CONCLUSION:

    Inoculation of Bacillus strains could affect plant responses and soil pH of tomato plants under salinity stress, whereas microbial diversity and abundance had no significant difference by the bacterial treatments. These findings demonstrated that Bacillus strains could alleviate plant’s salinity damages by regulating pigments, proline, and MDA contents without significant changes of microbial community in tomato plants, and can be used as effective biostimulators against salinity stress for sustainable agriculture.

  • Transition Characteristics and Risk Assessment of Heavy Metal(loid)s in Barley (Hordeum vulgare L.) Grown at the Major Producing Districts in Korea

    Da-Young Kim, Won-Il Kim, Ji-Hyock Yoo, Oh-Kyung Kwon, Il Kyu Cho / Korean Journal of Environmental Agriculture / 2021 / v.40, no.1, 60-66

    https://doi.org/10.5338/KJEA.2021.40.1.7
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    BACKGROUND:

    The concern over heavy metal(loid)s in arable land and agricultural products increases for public health in recent years. This study aims to identify transition characteristics of heavy metal(loid)s and to assess dietary risk in barley grown at the major producing districts in Korea.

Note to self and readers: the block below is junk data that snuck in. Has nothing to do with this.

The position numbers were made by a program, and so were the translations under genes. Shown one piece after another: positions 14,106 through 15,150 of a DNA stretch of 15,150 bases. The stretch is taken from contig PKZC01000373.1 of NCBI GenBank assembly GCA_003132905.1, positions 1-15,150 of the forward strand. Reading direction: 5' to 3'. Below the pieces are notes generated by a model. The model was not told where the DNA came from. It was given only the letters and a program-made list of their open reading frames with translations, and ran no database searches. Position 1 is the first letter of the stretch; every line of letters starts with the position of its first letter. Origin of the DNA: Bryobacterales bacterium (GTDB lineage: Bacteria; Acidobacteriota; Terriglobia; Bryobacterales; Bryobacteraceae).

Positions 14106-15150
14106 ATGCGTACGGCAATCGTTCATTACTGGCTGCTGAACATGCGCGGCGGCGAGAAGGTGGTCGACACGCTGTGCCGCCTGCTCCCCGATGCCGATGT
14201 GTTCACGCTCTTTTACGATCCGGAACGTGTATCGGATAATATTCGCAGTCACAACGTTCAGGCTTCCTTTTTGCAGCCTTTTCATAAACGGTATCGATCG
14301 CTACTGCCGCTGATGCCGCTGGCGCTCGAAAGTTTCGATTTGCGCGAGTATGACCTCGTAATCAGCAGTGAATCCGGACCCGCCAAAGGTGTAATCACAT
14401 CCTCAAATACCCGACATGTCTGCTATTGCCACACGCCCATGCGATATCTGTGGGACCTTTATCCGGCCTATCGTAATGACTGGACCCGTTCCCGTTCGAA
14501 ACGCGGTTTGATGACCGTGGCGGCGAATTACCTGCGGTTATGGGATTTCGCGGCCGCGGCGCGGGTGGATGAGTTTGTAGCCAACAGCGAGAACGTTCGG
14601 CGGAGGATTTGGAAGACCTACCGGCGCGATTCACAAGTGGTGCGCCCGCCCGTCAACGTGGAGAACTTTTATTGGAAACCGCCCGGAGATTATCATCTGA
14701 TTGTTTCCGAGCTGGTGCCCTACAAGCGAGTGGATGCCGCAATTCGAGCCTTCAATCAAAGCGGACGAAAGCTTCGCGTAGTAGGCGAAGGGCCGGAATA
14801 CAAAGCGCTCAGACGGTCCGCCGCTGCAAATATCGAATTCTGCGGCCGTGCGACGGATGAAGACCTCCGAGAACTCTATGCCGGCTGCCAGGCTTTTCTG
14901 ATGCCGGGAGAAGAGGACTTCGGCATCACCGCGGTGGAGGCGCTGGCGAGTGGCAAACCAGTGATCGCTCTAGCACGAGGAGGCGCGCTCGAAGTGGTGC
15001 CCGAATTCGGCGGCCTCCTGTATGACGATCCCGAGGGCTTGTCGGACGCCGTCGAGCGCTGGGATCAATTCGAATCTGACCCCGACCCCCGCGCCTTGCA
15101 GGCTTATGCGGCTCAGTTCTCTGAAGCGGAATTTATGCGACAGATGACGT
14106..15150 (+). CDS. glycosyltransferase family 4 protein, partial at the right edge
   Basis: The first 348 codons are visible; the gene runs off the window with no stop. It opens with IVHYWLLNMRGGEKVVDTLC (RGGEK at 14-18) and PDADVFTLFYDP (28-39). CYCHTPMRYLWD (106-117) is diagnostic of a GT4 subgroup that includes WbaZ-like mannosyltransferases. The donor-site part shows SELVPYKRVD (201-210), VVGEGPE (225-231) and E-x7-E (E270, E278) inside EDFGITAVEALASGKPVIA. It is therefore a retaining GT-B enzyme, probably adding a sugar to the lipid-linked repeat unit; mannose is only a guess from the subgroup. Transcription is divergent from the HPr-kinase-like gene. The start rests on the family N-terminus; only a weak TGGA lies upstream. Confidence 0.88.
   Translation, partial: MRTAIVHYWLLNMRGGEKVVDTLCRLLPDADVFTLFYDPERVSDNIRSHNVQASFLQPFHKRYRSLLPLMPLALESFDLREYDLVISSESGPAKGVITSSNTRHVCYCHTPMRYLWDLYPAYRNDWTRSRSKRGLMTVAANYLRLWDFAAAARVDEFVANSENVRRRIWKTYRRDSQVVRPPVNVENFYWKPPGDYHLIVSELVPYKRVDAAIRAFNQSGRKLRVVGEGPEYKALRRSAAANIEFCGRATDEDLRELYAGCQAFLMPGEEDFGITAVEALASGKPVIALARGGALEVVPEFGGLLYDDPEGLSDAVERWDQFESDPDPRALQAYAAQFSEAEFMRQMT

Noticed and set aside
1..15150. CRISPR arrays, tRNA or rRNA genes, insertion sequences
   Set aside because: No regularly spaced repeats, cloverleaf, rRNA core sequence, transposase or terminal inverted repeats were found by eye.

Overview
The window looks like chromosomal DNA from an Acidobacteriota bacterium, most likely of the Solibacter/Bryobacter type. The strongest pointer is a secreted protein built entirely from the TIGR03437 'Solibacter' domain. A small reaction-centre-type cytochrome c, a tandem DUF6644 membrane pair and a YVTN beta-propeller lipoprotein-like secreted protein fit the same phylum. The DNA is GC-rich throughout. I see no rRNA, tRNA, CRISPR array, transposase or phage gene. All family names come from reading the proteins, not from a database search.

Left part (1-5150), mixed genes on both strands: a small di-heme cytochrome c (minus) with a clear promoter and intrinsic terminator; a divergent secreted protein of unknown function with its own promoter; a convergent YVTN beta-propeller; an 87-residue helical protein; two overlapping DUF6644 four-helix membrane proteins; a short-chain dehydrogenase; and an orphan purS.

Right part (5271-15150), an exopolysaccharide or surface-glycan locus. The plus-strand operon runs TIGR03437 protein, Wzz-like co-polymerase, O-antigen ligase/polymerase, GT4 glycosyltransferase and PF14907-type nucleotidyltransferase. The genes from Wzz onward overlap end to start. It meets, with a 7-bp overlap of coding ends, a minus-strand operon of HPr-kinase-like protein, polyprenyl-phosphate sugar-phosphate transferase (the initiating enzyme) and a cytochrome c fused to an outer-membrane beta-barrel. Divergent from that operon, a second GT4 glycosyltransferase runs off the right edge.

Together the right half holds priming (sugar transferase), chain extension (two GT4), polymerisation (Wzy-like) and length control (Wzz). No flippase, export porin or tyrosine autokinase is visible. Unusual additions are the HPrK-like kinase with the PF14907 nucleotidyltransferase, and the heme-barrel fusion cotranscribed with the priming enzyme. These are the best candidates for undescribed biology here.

METHODS AND RESULTS:

    The soil and barley samples were collected from 38 locations around the major producing districts at Jeollabuk-do in Korea for the propose of examining the concentrations of heavy metal(loid)s. The 34 barley samples were separately purchased on the market for the same survey. The average concentration and range of arsenic (As), cadmium (Cd) and lead (Pb) in barley grown at the major producing districts in Korea were 0.037 (0.016-0.094), 0.028 (0.004-0.083) and 0.137 (0.107-0.212) mg kg-1, respectively. Currently, the maximum allowable level for barley Pb is set at 0.2 mg kg-1 in Korea, and the monitoring results suggested that some samples exceeded the maximum allowable level and required appropriate farming management. Bio-concentration factor values by heavy metal(loid)s in barley were high at Cd, copper (Cu) and zinc (Zn), similar to other crops, while As and Pb were low, indicating low transferability.

    CONCLUSION:

    Human exposure to As, Cd and Pb through dietary intake of barley might not cause adverse health effects due to relatively low concentrations, although the Pb in some barley was detected higher than the maximum allowable level. Further study on uptake and accumulation mechanism of Pb by barley might be required to assess the human health risk associated with soil contamination.